The University of Maastricht suffered a ransomware attack that demanded a ransom of 30 bitcoins, equal to almost 300,000 American dollars.
The news was spread by Reuters, which reveals that the attack dates back to December 24th, while the payment was made a few days ago when actually the value of the 30 BTC was about $220,000.
The attack blocked the University’s IT systems, including e-mails and computers, after which their attackers requested payment in bitcoin for the unlocking.
The university’s vice president, Nick Bos, explained that they decided to pay after considering alternatives, including the entire reconstruction of their computer network from scratch.
The University was helped in analyzing the incident by the cybersecurity company Fox-IT, which identified the hackers as the Russian-speaking criminal group TA505.
Unfortunately, these types of attacks are constantly growing, to the extent that it even seems that insurance companies have been forced to increase premiums on cybersecurity policies by 25%, considering that large companies, hospitals and airports are now also being attacked.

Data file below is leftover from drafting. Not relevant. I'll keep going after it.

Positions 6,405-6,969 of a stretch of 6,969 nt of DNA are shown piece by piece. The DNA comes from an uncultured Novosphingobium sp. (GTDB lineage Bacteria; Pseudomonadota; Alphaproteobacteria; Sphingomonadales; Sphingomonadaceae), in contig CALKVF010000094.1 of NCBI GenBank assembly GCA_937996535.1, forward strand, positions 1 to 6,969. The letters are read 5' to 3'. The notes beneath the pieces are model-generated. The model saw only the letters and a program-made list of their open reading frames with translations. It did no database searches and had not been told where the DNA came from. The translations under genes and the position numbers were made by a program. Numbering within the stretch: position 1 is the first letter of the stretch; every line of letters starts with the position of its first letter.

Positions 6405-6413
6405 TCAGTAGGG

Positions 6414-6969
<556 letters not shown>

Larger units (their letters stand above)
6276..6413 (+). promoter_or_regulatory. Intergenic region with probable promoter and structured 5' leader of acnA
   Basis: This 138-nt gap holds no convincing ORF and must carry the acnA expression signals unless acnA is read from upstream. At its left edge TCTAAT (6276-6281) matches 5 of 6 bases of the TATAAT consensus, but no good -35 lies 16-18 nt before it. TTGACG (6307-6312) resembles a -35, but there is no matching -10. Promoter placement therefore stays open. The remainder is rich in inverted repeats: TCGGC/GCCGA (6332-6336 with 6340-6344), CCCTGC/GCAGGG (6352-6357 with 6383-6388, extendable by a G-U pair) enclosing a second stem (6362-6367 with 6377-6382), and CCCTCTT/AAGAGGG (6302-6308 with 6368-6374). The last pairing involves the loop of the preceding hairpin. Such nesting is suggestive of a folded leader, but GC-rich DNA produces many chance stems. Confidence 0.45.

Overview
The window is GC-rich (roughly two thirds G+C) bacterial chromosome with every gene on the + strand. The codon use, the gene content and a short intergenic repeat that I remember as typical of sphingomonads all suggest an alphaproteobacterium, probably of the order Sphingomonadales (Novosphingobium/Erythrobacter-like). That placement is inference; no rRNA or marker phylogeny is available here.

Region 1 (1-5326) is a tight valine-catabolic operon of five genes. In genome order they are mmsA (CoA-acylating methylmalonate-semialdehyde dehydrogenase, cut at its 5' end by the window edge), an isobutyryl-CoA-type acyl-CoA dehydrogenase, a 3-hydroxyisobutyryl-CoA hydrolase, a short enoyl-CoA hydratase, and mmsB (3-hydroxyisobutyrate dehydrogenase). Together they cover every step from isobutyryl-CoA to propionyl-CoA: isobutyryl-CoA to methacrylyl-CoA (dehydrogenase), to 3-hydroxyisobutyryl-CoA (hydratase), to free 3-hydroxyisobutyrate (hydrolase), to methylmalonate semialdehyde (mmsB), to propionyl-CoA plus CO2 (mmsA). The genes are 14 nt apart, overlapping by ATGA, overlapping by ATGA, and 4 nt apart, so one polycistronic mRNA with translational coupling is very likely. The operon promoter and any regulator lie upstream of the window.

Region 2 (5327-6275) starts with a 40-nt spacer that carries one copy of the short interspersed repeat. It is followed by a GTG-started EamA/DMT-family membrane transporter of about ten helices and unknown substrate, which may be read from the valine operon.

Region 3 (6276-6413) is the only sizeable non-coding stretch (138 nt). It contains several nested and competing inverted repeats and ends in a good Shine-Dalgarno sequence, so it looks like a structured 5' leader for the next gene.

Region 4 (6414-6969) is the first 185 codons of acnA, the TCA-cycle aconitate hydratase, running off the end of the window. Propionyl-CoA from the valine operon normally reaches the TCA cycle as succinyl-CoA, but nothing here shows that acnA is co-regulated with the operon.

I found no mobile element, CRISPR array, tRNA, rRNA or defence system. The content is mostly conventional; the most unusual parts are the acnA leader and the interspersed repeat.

CEO of the CybSafe cloud data analysis and cybersecurity awareness platform CybSafe, Oz Alashe, commented:
“In the ideal world, organisations should never respond to ransomware threats. Doing so only serves to fund the actions of organised crime networks and rogue nation-state actors. But in this case, it appears the university was backed into a corner. Rebuilding its entire IT infrastructure from scratch may well have been more expensive than simply paying the 30 bitcoin ransom.
The group blamed for this attack, TA505, are financially motivated and are known for their various successful ransomware strains. It seems likely, based on the group’s previous activity, that this malware was delivered via a phishing campaign”.